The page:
Hire Calling

I would say hiring is my number one challenge. But similar businesses in the US, they don’t find it any easier to hire. The talent pool’s a bit bigger, but it’s way more competitive — and way more expensive. So yes, our biggest hurdle is hiring the right person for the right job, but I don’t think that’s a Singapore problem. That’s a business-wide problem. I think that’s always hard, for any business, you won’t ever have everyone you could possibly need for every role. We have more than 90 staff now, 70 in Singapore, 25 or 30 of them Singaporeans. Some of the non-Singaporeans are PRs, and we definitely want to hire more locals, but we’ve got people from all over the world working for us, and that’s one of the things I love about Singapore — it’s a melting pot. Singapore is one of those places that people want to try living for a few years.

Act Local, Think Global

There are a lot of great companies here that focus on Singapore and regionally. We’re not doing that. Our biggest market is the US, second is Australia, then Canada, the UK, New Zealand, then Singapore, Hong Kong, so we are an English-speaking focus, western market — and that’s been a holdup for us. We would probably be a bit further along if we were based in the US or Australia; we’d be less international, have less customers in other countries, but in the short term that’s less important. It’s hurt us a bit. But on the flipside, we’ve been able to be a big fish in a small pond. From the talent pool that is here, we’ve been able to pick some pretty amazing people we wouldn’t have been able to recruit in other cities, partly because they don’t have a lot of other options here, so it’s not something we did but something the market did for us. But in terms of the product we’ve built, we have had a few challenges by trying to build a western product from Singapore — which is probably a mistake on our part, but we didn’t know any different, that’s who we are. Our market isn’t Asia, it’s the top eight western countries. In that sense it’s a little bit of a disadvantage being here, in terms of acquiring customers and understanding the markets (where TradeGecko is most popular).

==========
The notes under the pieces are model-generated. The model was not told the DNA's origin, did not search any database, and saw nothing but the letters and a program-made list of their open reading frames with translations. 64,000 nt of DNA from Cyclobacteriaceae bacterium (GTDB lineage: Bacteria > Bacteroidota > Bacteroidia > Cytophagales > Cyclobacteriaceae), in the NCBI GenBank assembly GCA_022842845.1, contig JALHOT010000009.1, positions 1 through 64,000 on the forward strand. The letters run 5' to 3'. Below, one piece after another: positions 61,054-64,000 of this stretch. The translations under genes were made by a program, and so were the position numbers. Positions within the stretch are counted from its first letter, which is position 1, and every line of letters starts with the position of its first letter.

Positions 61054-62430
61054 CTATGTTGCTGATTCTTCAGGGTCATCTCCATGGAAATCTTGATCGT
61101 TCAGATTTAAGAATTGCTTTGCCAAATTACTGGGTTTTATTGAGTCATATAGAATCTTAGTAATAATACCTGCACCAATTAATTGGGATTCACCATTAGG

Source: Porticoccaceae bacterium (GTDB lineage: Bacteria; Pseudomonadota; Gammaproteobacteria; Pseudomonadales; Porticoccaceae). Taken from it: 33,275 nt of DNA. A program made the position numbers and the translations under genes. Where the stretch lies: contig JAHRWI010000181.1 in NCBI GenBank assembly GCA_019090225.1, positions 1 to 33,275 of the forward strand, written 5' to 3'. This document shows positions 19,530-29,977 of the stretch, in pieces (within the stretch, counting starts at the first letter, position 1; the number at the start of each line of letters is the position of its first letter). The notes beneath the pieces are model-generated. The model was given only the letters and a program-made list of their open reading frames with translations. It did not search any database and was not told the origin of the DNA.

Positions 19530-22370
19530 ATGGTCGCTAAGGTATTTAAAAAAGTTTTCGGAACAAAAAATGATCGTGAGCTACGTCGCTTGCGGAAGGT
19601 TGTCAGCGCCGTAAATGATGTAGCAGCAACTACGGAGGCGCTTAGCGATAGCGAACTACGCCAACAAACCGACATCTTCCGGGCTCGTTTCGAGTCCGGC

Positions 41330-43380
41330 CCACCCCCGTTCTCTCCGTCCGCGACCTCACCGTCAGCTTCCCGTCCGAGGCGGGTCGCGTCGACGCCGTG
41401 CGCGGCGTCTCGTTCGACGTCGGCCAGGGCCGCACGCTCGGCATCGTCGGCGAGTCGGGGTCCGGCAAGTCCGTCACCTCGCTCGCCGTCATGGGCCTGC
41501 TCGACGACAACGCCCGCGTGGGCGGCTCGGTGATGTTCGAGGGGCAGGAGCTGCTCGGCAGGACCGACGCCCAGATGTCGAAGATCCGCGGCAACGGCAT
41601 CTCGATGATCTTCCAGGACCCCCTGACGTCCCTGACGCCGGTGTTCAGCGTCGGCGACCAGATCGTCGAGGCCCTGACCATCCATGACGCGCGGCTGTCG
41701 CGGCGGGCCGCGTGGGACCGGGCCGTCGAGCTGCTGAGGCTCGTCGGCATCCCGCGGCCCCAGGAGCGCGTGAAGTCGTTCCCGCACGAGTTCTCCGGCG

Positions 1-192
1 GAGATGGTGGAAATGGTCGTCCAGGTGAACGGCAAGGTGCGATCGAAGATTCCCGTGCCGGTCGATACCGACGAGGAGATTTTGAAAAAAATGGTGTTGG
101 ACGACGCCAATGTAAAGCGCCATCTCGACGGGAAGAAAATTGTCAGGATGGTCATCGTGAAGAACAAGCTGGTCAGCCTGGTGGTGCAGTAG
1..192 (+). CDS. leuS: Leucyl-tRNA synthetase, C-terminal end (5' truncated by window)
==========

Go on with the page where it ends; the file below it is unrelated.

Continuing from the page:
Smells Like Team Spirit

The great thing is, I get to work with amazing people who are great at what they do. I hope I’m good at what I do, but I’m nowhere near as good as my individual members of staff are at their individual things. For me the best thing is having people who are world class — I’ll see design come out, product come out, marketing, and I’ll be like, ‘That’s awesome!’ That’s the best thing, seeing autonomous teams create amazing things. And when you put people in place you can really trust, that’s when you can focus on the long term, bigger picture. I’m curious if I’ll enjoy running a 5,000-person company, because then the focus is on managing people. I’m like a lot of entrepreneurs — what I really like is creating things.